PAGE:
The Parable of the Christmas Dinner

Have you ever had a moment where things go horribly wrong? Where words produce strong emotions and cause a fight, which then spirals out of control?

Kate Smith had one of those moments in 1996, when she rang her sister Jess about Christmas dinner.

A number of years before, Kate and her husband Geoff moved into the old family home to care for her mother, who suffered a protracted battle with cancer. Kate inherited the family home after her mother died. For several years she maintained the tradition of having Christmas lunch with the extended family in the old family home. Kate and her two sisters cooked and cleaned and gossiped; the brothers in law played backyard cricket with all the youngsters after lunch. A fairly standard Australian Christmas.

But in 1996, Kate Smith had a bad year. Very bad. She had been bullied at work, leading to severe anxiety. Geoff suggested this year the family should have Christmas lunch as a picnic at a park, as the thought of getting everything ready for Christmas was contributing to Kate feeling overwhelmed.

Kate rang her sister Jess to discuss the idea of a Christmas picnic. Jess exploded. Seeing his wife’s tears and trembling, Geoff grabbed the phone and exchanged a few choice words with Jess.

Jess was shattered. For her, family Christmas involved a profound connection with her childhood memories, with her beloved father who died in his 40’s from a heart attack, and with her mother, who had died in her early 50’s from breast cancer. The thought of not going to the family home for Christmas was like a knife in her soul.

She promptly rang her other sister Beck. By now Jess’s fury had turned to sobs. She poured out how much family Christmas meant to her, and how horrible Geoff had been. Beck was outraged! She was close to Jess, and truth be told, she had always been hot-headed.

Beck immediately rang Kate and went berserk. What would their mother think of this? Their father? After inheriting the family home, how dare she dishonour them? How could she be so selfish? Didn’t she respect family traditions? Geoff once more grabbed the phone off his wife, and a predictable shouting match followed between him and Beck.

Beck and Jess organised Christmas for their two families that year. Kate’s family weren’t invited. Nor for the Christmas after that, nor for the one after that. In fact, the whole Smith family were completely shut off from the other two families. They still aren’t speaking to one another. The cousins grew up without seeing one another. The Cold War rolls on today.


The story of the Smith family is entirely fictitious. And it is preposterous. What family in their right mind would think something as trivial as whether to eat in place X or place Y was more important than their family relationships? Who would stop talking to their sister for 20 years after one argument?

Or is it so preposterous? Perhaps people aren’t always in their right mind; they are sometimes driven by deep feelings. Perhaps relationships are torn apart not by whether families should eat in place X or in place Y, but on what such decisions mean to them.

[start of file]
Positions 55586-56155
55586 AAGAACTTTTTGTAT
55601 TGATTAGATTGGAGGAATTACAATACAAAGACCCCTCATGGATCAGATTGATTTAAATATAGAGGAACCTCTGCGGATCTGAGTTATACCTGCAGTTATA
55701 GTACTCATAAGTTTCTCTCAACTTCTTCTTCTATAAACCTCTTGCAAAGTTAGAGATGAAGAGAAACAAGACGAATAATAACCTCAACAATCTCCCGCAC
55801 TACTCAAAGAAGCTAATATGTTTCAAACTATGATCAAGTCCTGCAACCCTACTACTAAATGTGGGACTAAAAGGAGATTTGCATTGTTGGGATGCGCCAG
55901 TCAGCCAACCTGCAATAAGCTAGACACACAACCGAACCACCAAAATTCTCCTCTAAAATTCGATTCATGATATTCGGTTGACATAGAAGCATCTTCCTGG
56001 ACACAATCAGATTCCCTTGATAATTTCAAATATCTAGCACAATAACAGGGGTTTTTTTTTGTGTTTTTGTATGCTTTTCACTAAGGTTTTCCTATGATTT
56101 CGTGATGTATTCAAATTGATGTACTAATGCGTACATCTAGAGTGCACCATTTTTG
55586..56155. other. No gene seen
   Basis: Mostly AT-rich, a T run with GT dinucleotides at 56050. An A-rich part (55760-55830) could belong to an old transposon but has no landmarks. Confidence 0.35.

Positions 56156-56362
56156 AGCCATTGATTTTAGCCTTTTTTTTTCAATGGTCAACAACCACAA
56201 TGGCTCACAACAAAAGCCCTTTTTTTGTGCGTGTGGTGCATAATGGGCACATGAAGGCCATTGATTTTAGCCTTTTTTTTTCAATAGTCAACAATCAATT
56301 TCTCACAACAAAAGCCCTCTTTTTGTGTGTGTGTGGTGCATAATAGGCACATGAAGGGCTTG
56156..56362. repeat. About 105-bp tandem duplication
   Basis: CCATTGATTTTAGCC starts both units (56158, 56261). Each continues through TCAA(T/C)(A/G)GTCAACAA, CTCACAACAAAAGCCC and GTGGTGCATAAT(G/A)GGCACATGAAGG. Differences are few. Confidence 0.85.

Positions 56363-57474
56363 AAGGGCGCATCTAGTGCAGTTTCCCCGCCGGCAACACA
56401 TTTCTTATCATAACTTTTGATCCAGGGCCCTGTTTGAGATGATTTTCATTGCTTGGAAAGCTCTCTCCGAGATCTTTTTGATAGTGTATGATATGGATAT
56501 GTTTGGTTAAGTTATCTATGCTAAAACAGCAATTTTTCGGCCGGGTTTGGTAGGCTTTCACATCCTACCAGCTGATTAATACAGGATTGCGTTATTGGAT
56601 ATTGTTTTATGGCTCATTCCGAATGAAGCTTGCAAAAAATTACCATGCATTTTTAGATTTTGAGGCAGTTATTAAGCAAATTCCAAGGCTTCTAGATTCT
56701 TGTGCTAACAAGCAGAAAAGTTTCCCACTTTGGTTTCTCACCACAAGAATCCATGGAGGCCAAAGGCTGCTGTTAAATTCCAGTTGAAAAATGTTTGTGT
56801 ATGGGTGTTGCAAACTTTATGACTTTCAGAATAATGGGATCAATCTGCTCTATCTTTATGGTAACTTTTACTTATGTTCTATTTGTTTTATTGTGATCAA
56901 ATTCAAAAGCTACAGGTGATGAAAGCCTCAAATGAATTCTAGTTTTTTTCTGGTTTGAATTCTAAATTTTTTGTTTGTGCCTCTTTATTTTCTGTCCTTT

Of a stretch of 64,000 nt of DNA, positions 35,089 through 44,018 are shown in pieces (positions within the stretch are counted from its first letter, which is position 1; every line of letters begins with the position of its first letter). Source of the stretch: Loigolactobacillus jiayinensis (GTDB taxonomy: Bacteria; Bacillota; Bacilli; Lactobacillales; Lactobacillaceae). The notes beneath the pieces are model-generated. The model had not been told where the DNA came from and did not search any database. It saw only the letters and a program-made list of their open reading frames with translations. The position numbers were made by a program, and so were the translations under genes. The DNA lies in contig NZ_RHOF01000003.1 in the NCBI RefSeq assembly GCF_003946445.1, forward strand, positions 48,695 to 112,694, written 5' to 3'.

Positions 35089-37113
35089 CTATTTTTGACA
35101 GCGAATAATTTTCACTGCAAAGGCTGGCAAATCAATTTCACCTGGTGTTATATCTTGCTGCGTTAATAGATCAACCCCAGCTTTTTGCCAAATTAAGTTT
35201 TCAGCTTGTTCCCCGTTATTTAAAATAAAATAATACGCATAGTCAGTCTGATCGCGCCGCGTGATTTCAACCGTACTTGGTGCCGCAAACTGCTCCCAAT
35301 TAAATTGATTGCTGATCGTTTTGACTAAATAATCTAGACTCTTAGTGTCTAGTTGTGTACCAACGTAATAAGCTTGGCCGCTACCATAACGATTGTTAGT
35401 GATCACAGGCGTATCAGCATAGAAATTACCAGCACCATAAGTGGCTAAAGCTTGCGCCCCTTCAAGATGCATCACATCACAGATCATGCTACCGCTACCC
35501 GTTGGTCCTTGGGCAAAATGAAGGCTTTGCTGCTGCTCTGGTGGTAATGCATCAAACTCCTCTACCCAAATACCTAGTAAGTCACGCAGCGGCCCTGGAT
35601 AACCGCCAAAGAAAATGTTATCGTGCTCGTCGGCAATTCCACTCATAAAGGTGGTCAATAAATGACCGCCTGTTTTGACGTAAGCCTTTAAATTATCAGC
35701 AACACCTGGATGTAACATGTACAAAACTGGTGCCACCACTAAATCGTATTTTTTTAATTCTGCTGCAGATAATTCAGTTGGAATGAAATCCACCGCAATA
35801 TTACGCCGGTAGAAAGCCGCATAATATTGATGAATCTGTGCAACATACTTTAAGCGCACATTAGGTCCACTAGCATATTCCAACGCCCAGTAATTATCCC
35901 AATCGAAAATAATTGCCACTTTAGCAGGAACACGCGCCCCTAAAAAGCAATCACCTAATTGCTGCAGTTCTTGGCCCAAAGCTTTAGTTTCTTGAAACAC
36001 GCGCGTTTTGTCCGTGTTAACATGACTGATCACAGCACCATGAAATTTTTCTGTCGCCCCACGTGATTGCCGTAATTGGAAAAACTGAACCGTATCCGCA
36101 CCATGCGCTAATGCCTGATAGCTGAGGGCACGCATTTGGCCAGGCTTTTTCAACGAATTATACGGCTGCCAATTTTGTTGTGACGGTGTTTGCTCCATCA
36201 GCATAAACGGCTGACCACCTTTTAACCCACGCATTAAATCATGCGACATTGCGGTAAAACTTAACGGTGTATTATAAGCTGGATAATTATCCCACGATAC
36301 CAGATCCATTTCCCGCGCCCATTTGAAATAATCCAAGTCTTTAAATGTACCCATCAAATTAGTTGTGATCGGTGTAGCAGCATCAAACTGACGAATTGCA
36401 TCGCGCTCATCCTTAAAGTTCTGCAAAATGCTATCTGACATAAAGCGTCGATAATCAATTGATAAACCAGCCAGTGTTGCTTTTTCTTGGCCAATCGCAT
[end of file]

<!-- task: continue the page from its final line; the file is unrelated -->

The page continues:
If this story is a parable, how do we interpret it?


I think about this parable in relation to church life. What is going on when people over-react, putting an issue ahead of good relationships?

It is an urban legend (perhaps a joke?) to hear of church wars over moving the communion table from one part of a chapel to another. Why would anyone behave completely irrationally over whether a table is in Position A or Position B? How can a table position mean more than the meal it is supposed to enable, a meal that expresses unity with Christ and his Body?

Is it not about interpretation? That someone believes that table position B is less reverent than position A? Perhaps they have assigned a meaning to table position A which is connected to a whole raft of their memories, emotions, values and beliefs.

So they over-react, like Jess and Beck in the parable. They might need time to process those feelings. They might also need a clear reminder of the things that REALLY matter. That being family, and living in love, might be more important than the position of the communion table. Or whatever issue happens to be… music, doctrine, a social issue, a management decision, where to hold a funeral, and so on.

How do we help others understand their own feelings, put them in perspective, and get in touch with their higher values? How do we do this ourselves? How do we keep our highest values front and centre as communities... values of love, acceptance, unity, and grace? How do we live out of our highest values when we don't get our own way?

I'm wondering if this parable makes sense, or if it evokes further thoughts for you? If so, can you share:


1) a story of irrational conflict… in the church, the family, or elsewhere? (the more absurd, the better!)

2) an issue that has been (or is likely to be) a flash point for conflict.

3) a time when two people interpreted the same thing/event/idea completely differently. What did you learn from this?

4) your insights on getting in touch with higher values when strong feelings and differences of opinion are present. (For individuals or communities)



I'd love to hear your insights!

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